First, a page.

India’s atomic power plants operator Nuclear Power Corporation of India Ltd (NPCIL) plans to start construction of four more nuclear power units this year, said a top official of the Atomic Energy Commission (AEC).
He said two units of 700 MW will be in Haryana and two 1,000 MW units in Tamil Nadu and added that the first indigenous 700 MW reactor is expected to start full power operation towards the later half of the year.
Looking at the year 2020-21 for the country’s atomic power sector K N Vyas, Chairman, AEC, told IANS: “In respect of projects implementation, the first indigenous 700 MW pressurised heavy water reactor (PHWR) at the Kakrapar Atomic Power Station (KAPS-Unit 3) in Gujarat achieved its first criticality (controlled self-sustaining nuclear fission chain reaction) on 22nd July.”
“The reactor is expected to commence full power operation towards the latter half of the year. The Atomic Energy Regulatory Board (AERB) is monitoring the performance of the unit very closely,” Vyas added.
Presently two units of 220 MW are there at KAPS.
The KAPS-Unit 3 is the first atomic power unit that would start commercial operations after the second 1,000 MW unit at Kudankulam went on stream a couple of years ago, Vyas said.
“NPCIL also plans to start construction of two new projects — Gorakhpur Haryana Anu Vidyut Pariyojana (GHAVP-2×700 MW) in Haryana and Kudankulam Nuclear Power Project (KNPP) 5&6 units (2×1,000 MW) at Kudankulam in Tamil Nadu in the course of the year,” Vyas said.
The Indian nuclear sector is betting big on the indigenously designed 700 MW PHWRs as a total of 16 units totalling 11,200 MW are planned to be built and for which the Central government has accorded administrative and financial sanction.
The projects are at various stages of implementation.
Apart from two units in KAPS, the NPCIL is building two such units in the Rajasthan Atomic Power Station (RAPS).
Added to this 10 more 700 MW units will be set up in a fleet mode to be completed progressively by 2031 involving an outlay of Rs 105,000 crore, funded with a debt:equity ratio of 70:30.
The equity will be provided by the government and the debt from market borrowings.
“Out of the 16 units of 700 MW PHWRs, the orders for six of the units KAPS 3&4, RAPP 7&8 and GHAVP 1&2 have been placed at different times in line with the sanctions of the projects.
“However, it is in respect of the 10 units sanctioned in fleet mode that bulk orders are being placed. The process of placement of orders for materials and long delivery equipment has begun and the cost advantage would emerge once all the orders are placed. The cost per MW of the 700 MW PHWRs is estimated to be about Rs 15 crore,” Vyas said.
According to Vyas, it has been decided to stabilise on 700 MW as it is optimum capacity instead of going further towards 1,000 MW reactors since the amount of design verification will be high.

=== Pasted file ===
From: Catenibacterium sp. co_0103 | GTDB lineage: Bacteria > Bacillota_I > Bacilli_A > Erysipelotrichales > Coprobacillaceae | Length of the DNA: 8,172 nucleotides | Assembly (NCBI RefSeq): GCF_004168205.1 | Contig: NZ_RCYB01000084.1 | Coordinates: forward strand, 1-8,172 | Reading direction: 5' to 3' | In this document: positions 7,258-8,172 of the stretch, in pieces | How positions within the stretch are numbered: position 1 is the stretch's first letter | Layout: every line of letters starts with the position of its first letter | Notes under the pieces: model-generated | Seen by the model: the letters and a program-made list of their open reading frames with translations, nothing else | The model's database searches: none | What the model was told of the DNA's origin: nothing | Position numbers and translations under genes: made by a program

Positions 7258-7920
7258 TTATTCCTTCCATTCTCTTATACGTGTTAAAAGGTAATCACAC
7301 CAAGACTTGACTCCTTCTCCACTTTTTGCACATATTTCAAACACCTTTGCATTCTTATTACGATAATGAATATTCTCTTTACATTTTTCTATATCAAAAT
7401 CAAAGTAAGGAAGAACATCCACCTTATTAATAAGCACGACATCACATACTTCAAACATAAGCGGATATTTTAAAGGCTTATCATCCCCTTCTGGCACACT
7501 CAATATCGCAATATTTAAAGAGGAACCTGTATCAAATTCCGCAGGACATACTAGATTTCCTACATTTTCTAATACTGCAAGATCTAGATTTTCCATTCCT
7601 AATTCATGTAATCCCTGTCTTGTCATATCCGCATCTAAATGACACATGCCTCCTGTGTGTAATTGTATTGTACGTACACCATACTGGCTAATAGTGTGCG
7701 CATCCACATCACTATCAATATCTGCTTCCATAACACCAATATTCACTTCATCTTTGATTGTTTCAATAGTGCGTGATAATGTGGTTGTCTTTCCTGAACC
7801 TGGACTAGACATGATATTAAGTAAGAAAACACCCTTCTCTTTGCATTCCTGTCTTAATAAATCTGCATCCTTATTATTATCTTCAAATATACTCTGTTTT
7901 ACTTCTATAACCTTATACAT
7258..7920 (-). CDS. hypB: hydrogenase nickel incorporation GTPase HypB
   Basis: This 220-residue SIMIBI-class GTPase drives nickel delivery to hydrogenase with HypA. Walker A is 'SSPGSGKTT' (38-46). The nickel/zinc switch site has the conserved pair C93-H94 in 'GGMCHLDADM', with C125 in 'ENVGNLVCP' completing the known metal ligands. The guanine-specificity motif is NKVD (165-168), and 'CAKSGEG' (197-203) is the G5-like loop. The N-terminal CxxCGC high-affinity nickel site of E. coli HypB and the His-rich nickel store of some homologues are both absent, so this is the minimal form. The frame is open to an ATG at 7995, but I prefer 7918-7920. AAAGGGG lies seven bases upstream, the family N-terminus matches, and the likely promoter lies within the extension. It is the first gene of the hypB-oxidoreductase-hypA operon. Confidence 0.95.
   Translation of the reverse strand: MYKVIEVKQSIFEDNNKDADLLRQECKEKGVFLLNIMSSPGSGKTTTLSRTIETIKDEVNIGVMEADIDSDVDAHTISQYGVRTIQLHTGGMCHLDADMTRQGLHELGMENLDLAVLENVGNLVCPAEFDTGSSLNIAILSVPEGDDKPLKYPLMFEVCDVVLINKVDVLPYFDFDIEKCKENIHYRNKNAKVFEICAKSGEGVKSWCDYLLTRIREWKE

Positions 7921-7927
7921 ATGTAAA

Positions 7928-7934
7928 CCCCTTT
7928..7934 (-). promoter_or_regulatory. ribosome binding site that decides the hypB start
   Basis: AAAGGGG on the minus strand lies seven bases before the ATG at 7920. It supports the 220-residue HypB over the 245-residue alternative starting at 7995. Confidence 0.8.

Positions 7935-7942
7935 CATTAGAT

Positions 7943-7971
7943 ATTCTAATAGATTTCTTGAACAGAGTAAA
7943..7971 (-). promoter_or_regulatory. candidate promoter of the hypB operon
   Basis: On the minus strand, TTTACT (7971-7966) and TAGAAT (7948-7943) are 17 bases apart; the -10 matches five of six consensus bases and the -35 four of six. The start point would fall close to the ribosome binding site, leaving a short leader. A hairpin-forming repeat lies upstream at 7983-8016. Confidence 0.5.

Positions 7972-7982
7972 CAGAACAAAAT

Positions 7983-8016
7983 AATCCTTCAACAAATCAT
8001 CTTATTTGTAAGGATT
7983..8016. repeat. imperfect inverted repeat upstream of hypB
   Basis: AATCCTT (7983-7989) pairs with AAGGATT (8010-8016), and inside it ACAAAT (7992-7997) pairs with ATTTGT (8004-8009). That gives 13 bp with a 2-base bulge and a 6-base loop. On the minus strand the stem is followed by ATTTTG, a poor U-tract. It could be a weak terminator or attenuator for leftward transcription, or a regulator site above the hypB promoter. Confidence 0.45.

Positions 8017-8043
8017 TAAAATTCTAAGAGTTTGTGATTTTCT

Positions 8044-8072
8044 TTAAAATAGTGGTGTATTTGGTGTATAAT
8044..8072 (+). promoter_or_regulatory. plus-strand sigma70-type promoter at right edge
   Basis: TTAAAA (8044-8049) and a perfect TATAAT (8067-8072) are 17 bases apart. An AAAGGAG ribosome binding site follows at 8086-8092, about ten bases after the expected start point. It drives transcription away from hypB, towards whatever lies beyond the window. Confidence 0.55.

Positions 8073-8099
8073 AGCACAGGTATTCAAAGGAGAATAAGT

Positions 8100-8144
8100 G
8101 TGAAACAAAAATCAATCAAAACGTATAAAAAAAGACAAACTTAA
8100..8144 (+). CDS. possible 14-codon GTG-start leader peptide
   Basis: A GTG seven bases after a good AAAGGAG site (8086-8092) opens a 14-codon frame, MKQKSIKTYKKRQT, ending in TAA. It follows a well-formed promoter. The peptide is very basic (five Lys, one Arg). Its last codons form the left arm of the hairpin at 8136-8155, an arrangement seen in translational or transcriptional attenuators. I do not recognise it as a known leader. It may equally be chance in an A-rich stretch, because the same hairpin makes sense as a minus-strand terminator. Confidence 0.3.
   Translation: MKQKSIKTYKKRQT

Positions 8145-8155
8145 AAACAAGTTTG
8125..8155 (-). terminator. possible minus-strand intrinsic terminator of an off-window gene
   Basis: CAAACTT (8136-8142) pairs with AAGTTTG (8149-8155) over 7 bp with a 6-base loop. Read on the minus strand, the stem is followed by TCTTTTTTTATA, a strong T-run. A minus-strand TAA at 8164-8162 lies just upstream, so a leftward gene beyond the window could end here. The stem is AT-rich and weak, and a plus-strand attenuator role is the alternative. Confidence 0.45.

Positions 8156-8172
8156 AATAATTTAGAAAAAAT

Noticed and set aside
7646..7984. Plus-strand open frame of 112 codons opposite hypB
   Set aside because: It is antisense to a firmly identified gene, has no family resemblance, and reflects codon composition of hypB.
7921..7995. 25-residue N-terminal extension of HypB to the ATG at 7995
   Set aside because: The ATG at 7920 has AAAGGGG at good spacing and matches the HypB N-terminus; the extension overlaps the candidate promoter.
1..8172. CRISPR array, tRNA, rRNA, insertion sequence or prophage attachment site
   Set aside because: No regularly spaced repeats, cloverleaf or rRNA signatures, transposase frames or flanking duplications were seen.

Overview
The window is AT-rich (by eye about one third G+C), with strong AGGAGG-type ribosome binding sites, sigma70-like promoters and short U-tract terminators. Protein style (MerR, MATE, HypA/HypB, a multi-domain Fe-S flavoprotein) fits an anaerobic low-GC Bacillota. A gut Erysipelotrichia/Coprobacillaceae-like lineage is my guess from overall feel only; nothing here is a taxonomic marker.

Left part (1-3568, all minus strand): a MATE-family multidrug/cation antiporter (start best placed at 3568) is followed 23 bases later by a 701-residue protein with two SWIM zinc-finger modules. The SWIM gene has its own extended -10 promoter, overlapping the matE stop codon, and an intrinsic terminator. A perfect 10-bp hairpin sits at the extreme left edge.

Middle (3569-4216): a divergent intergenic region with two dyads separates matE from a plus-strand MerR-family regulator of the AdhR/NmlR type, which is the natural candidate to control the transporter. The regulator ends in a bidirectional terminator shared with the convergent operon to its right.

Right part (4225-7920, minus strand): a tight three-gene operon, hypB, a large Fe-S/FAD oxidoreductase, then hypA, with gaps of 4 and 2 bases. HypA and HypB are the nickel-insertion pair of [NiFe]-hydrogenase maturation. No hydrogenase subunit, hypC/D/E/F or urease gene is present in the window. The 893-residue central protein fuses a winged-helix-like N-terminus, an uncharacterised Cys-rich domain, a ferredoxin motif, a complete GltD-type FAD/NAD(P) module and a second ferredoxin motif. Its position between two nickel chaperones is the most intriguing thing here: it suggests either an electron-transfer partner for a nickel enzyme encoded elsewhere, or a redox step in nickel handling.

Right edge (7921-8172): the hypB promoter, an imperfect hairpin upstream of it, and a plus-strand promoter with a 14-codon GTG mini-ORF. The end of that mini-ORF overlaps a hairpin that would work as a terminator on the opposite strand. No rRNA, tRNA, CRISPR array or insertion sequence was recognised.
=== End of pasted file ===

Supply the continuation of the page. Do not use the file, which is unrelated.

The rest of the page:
“Going upwards from 220 MW to 540 MW (two units working at Tarapur Atomic Power Station – TAPS) was considered too big a jump. But the two 540 MW units are operating successfully,” he added.
Apart from the 16 units of 700 MW indigenous PHWRs, India will be setting up four more 1,000 MW reactors bought from Russia’s Rosatom of which construction work on two is progressing at Kudankulam. A total of six such units will be set up in KNPP.
Queried about the local content in the upcoming reactors Vyas said: “Progressive localisation as envisaged in the Inter-Governmental Agreement (IGA) signed between the Indian and Russian Governments for Kudankulam units 3 to 6 is being undertaken in the execution of the projects. For KNPP-3,4,5 and 6 the extent of localisation is about 30-35 per cent of the total sanctioned cost. It may also be noted that site work, which is a significant part, is done by local industry.”
With the first 700 MW PHWR attaining criticality the next logical question was when the other indigenously designed reactor, the 500 MW prototype fast breeder reactor (PFBR) at Kalpakkam in Tamil Nadu would attain criticality.
“It is in the commissioning stage. The engineers are working there even during the Covid-19 lockdown,” Vyas said.
An official of the Bharatiya Nabhikiya Vidyut Nigam Limited (BHAVINI) not wanting to be quoted told IANS: “All the technical aspects of the unit are being checked as it will not be possible to go back once the unit attains criticality.”
According to Vyas, looking back 2019-20 can be considered to be a good year for the nuclear power sector in the country.
“A landmark was achieved when Units 1 and 2 of TAPS (220 MW) completed 50 years of commercial operation during the year. These are the oldest reactors in the world today and continue to operate safely, delivering excellent performance,” Vyas said.
“The highest ever annual nuclear power generation of 46,472 Million Units of electricity was achieved in the year. Further continuing with the trend of setting records in long continuous operation, more number of units registered continuous operation of more than a year, taking the number of occasions to 33. This indicates the ability of NPCIL to provide clean energy in a safe and sustained mode,” Vyas added.
(This story has been published from a wire agency feed without modifications to the text. Only the headline has been changed.)